After intense fighting between Ukraine and Russia, the Zaporizhzhia Nuclear Power Plant (NPP) is cut off from external electric power for a seventh time since the start of hostilities. Its operator warns of 'radiation consequences for the whole world' if not restored.
The operator said on Telegram "the Dniprovska power line was disconnected, leaving it to rely on diesel generators" - and reviving fears of nuclear catastrophe.
Energoatom, the plant operator, said generators have enough fuel reserves to last ten days. A reliable backup supply is needed to provide diesel generators, so as to run water pumps which cool the six nuclear reactors, their spent fuel pools, and prevent nuclear meltdown.
Still, it stressed that 'it is impossible to restore external power to the plant during this 10 day diesel generator fuel supply time. If diesel fuel runs out, an accident with radiation consequences for the whole world may occur.'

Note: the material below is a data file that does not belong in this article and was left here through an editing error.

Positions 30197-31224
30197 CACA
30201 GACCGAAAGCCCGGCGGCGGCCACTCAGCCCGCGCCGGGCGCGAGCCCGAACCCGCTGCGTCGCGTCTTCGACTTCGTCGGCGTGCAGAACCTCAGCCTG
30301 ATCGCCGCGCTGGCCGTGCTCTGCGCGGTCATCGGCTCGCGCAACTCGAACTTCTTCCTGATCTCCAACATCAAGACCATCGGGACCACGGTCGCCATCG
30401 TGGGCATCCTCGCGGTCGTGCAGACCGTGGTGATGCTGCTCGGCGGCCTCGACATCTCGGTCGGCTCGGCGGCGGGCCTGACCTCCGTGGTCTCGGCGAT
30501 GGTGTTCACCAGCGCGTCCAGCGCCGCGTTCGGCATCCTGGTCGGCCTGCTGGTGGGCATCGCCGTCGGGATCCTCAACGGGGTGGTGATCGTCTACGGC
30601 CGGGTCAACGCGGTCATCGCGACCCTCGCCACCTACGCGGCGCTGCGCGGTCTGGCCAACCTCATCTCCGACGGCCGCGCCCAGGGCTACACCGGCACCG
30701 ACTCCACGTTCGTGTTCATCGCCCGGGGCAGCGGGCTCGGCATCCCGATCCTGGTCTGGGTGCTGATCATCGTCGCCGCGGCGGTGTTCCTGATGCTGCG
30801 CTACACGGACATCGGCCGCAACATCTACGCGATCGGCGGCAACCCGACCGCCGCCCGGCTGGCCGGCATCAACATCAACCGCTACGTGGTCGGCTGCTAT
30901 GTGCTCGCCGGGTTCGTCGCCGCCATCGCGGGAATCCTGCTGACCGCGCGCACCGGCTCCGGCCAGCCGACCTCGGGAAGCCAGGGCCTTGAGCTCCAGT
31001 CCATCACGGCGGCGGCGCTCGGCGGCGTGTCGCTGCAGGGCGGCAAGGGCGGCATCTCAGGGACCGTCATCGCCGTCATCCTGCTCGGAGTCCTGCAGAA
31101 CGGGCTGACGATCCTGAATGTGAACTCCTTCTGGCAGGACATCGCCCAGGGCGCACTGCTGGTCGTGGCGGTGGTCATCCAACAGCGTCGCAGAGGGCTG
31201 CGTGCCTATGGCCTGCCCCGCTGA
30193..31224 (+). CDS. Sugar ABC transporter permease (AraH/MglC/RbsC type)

Ukraine's largest power station has been caught in intense clashes since its occupation at the start of the war, provoking fears of a Chernobyl-type disaster.
Rafael Grossi, director general of the International Atomic Energy Agency (IAEA), said in April the situation around the plant is 'becoming increasingly unpredictable and potentially dangerous', warning of the possibility of a 'severe nuclear accident.'
From almost the beginning of hostilities between Ukraine and Russia, NATO has said that if nuclear radiation from any incident in Ukraine, drifts into NATO countries, then NATO will enter the war on the side of Ukraine and against Russia.